On the morning of June 7, 1921, Marie’s body was found inside her room. She was gagged and tied down to the bed with the bed sheets and a blood stained pillow case. She had been raped, choked, and strangled.
Gummer went down for it. But:
In 1934, three people came forward claiming that they knew who had actually killed Marie Wick. It was two men named Arthur James and Blackie Carter.
Arthur James was investigated and there was no evidence to prove he was anywhere near Fargo at the time of the murder.
As for Blackie Carter, he was located ten years later, in 1944. The States Attorney Ralph Croal found Blackie at a filling station and, after interviewing him, believed that Blackie had murdered Marie, not Gummer.
It was this discovery that led to William Gummer receiving his pardon 23 years after being convicted of murder.
They probably gave him a double sawbuck and a new suit.
And therein hangs a tale, no?
Stay with me: this is interesting.
By 1912, Townley owned considerable area near Beach, North Dakota, and was being called the "Flax King of the Northwest". In August 1913, a freak snowstorm together with the fluctuations of a speculative grain market ruined him financially, causing an abrupt change in vocation.
Politics, in other words.
In 1916 the Nonpartisan League candidate, Lynn Frazier, won the North Dakota gubernatorial election, and in 1919 the state legislature enacted the entire NPL program, consisting of state-owned banks, mills, grain elevators and hail insurance agencies.
However, the political winds soon turned. Newspapers and business groups portrayed the NPL as socialist, and the NPL's lack of political experience led to infighting and corruption. Frazier became the first U.S. state governor to be recalled - the only one until California's Gray Davis in 2003.
Townley's popularity declined along with the NPL. Near the end of World War I, Townley was arrested in Jackson County, Minnesota for "conspiracy to discourage enlistments," based on League pamphlets that questioned the motivations of the American war effort. He was convicted by a jury hand-picked by a virulent anti-League judge and served 90 days for the offense in 1921, after appeals were exhausted. One of the only other inhabitants of the Jackson County jail was a boy who was serving 30 days due to his inability to pay the fine for stealing an old automobile tire. Townley paid his $25 fine and gave him train fare home.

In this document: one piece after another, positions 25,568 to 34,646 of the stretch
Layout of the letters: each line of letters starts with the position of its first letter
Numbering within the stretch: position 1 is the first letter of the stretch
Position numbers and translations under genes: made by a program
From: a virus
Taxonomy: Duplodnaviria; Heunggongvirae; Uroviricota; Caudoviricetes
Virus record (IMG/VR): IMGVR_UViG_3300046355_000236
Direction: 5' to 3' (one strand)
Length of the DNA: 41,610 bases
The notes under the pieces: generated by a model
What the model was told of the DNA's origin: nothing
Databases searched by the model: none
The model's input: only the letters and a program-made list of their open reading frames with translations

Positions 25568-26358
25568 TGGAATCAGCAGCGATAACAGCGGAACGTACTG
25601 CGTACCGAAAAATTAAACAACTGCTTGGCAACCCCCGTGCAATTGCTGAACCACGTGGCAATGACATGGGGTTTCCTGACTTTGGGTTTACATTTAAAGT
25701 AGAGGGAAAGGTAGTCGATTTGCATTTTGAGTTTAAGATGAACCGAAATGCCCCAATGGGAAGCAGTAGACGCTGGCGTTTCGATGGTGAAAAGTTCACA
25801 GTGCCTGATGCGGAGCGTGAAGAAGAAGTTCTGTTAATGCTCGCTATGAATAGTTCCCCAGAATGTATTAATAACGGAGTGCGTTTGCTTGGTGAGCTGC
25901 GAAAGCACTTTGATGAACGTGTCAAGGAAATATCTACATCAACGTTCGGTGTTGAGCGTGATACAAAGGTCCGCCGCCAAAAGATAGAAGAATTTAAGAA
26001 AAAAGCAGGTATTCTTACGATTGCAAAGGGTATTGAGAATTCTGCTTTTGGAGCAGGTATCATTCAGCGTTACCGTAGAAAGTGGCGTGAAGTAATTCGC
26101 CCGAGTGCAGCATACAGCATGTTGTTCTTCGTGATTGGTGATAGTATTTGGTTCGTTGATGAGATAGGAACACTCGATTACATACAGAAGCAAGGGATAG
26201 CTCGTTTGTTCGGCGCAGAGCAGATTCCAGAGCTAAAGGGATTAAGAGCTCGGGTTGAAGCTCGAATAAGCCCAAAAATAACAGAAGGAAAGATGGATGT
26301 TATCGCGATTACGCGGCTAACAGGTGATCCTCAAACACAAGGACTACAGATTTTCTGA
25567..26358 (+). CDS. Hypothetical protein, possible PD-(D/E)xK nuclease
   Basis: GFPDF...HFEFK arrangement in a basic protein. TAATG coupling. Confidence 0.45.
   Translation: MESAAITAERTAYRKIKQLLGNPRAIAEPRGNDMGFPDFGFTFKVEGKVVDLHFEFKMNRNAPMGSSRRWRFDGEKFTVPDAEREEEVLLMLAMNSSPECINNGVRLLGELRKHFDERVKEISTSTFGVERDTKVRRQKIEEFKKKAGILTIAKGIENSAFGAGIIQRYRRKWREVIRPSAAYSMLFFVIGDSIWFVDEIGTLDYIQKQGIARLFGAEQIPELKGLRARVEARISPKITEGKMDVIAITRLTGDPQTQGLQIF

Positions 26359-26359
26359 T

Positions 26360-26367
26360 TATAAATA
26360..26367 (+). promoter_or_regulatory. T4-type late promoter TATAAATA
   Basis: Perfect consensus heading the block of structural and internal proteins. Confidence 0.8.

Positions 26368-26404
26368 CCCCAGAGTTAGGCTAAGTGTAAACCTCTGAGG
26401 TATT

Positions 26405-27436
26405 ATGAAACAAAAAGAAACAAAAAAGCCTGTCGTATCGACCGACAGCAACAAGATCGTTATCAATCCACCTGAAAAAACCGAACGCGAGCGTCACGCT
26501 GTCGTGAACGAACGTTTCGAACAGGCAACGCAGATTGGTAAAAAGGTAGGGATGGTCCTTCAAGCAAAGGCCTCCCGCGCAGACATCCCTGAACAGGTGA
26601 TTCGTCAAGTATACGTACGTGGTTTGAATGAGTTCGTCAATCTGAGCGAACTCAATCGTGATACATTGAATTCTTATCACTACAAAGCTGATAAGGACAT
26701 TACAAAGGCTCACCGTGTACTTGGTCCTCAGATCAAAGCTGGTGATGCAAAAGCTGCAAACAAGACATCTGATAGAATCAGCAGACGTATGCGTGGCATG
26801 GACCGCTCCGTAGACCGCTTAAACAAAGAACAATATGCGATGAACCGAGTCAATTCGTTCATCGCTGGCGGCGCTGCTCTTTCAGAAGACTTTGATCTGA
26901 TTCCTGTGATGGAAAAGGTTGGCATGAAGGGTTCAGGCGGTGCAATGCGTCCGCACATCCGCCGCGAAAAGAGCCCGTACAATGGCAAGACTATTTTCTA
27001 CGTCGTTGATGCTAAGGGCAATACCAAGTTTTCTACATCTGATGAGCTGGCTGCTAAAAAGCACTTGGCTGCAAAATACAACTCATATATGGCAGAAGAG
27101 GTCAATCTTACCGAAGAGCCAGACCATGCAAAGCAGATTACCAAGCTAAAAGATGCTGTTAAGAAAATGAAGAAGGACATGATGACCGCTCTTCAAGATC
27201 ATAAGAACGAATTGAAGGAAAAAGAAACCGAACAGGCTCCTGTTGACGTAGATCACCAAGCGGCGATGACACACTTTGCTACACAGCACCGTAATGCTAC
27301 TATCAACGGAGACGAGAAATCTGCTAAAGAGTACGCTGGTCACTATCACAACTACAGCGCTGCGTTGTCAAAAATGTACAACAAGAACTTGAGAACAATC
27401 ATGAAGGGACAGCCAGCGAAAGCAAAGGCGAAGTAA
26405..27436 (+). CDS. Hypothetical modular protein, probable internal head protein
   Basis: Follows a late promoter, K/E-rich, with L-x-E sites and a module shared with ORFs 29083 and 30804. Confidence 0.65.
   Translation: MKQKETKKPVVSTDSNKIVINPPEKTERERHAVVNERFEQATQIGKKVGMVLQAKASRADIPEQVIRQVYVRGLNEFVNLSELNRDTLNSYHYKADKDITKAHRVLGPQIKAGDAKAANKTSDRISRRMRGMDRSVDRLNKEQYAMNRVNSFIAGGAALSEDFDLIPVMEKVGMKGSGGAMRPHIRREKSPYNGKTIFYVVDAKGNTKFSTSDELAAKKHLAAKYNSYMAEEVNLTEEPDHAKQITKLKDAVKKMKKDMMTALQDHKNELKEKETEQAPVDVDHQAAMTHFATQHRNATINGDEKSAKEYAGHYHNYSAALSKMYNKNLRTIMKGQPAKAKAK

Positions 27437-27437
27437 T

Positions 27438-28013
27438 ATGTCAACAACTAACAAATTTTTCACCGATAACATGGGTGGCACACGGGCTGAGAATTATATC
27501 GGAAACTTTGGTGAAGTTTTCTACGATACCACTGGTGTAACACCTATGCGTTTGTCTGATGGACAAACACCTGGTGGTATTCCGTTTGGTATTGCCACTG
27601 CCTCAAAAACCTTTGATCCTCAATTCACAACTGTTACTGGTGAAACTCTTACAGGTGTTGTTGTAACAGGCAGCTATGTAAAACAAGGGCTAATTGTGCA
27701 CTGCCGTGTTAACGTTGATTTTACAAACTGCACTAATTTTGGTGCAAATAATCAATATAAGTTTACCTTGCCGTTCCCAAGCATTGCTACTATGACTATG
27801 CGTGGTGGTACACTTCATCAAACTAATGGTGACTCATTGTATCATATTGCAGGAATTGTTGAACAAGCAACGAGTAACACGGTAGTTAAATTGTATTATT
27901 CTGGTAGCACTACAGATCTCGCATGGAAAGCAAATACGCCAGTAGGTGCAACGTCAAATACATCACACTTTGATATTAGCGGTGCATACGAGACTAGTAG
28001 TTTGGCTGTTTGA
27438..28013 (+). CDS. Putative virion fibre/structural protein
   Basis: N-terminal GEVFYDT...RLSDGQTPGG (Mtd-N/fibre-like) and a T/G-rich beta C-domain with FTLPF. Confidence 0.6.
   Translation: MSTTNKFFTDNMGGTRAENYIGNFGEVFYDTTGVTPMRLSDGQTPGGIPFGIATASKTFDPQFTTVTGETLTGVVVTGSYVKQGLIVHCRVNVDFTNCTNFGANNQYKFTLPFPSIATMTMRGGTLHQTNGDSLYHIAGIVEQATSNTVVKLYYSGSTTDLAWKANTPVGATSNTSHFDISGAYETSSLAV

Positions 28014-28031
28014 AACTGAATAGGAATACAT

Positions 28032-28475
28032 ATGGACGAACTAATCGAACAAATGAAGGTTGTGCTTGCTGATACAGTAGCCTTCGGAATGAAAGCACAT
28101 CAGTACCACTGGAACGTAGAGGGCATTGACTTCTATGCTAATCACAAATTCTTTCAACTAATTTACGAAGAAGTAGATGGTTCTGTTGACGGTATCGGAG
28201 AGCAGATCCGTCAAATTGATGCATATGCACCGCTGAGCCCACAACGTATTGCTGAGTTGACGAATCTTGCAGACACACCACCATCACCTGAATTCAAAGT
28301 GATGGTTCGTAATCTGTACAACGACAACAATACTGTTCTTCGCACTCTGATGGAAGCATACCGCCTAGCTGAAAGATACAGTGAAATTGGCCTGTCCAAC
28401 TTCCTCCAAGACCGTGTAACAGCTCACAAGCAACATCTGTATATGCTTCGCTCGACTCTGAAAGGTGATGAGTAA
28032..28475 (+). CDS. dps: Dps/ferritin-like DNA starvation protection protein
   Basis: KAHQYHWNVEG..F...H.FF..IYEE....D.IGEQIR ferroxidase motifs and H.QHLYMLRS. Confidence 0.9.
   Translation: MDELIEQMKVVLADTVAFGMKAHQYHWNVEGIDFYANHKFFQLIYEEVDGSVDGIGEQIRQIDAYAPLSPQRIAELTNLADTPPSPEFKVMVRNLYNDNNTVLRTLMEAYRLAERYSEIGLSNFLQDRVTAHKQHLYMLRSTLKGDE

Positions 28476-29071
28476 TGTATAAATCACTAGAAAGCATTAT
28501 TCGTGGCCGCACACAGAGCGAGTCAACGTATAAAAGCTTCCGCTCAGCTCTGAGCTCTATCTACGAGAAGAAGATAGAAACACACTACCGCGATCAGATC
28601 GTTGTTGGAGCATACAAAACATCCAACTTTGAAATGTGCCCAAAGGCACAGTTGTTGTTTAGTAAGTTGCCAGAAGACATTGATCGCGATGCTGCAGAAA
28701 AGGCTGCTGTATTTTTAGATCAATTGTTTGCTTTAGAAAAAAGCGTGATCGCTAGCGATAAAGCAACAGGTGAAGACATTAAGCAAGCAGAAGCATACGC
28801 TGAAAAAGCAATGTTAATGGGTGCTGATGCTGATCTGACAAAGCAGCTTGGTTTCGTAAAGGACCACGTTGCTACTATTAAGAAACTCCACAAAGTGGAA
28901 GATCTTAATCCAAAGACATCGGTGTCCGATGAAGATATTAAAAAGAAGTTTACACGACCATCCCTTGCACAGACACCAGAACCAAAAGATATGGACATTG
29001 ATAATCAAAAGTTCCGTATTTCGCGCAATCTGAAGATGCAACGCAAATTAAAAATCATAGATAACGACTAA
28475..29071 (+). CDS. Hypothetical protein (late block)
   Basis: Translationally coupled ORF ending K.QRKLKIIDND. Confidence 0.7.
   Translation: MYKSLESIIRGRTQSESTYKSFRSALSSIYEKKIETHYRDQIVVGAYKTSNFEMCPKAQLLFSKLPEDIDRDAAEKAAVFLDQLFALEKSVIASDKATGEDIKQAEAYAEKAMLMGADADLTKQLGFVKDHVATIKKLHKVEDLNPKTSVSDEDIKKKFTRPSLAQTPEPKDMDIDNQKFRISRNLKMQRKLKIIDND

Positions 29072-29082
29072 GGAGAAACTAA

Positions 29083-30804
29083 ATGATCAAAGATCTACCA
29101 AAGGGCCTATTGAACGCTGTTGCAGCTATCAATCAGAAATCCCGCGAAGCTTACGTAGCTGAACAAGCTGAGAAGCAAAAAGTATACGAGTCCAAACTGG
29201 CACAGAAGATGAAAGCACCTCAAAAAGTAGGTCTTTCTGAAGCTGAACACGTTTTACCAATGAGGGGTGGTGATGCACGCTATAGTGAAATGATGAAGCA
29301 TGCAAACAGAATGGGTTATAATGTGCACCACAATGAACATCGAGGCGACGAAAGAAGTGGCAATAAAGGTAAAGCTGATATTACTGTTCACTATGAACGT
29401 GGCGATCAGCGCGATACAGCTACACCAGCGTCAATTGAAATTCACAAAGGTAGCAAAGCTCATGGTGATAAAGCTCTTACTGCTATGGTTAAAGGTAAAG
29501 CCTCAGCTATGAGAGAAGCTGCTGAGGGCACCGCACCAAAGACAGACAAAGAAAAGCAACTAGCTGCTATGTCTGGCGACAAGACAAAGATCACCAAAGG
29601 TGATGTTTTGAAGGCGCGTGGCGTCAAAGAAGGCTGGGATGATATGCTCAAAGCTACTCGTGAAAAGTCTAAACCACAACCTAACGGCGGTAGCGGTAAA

Finding himself increasingly irrelevant to NPL affairs, he drifted from one failed project to another. He founded the short-lived National Producer's Alliance in 1923, and later promoted the drilling of an oil well in Robinson, North Dakota in 1926. Through the depression he lived hand-to-mouth as a traveling salesman.
Townley was an insurance salesman, trying to raise money to pay his legal bills, when he was killed in a car-truck accident near Makoti, North Dakota on November 7, 1959.
Not a lot 'round Makoti. It's not like you can't see the other guy coming.
Our old friend Briggs takes a dig at the gootchie-goo coven:
The simpler times look back at the simpler simpler times.
Here's the town in the Old Country!
They were quite proud of this one:
The genius of Grand Forks, the city some call the Fargo of the Further North!
The music room. I’d love to know what it looks like now.
It's still there. And it's bigger!
Finally, some scandalous hot stuff from DeMille:
Wikipedia: "Saturday Night is a 1922 American silent romantic comedy film directed by Cecil B. DeMille and starring Leatrice Joy, Conrad Nagel."
It’s a comedy?
Get a load of this carload of cliches:
Shamrock O'Day, a poor laundress dreams of a marrying a rich man. Her neighbour Tom McGuire, the chauffeur of socialite Iris van Suydam, is secretly in love with his mistress. On the other side of the city, Iris is not happy with her pampered life and she dreams of living in a vine-covered cottage. Her rich young fiancé Richard Prentiss is just as tired of women of her class as she is bored with men of his.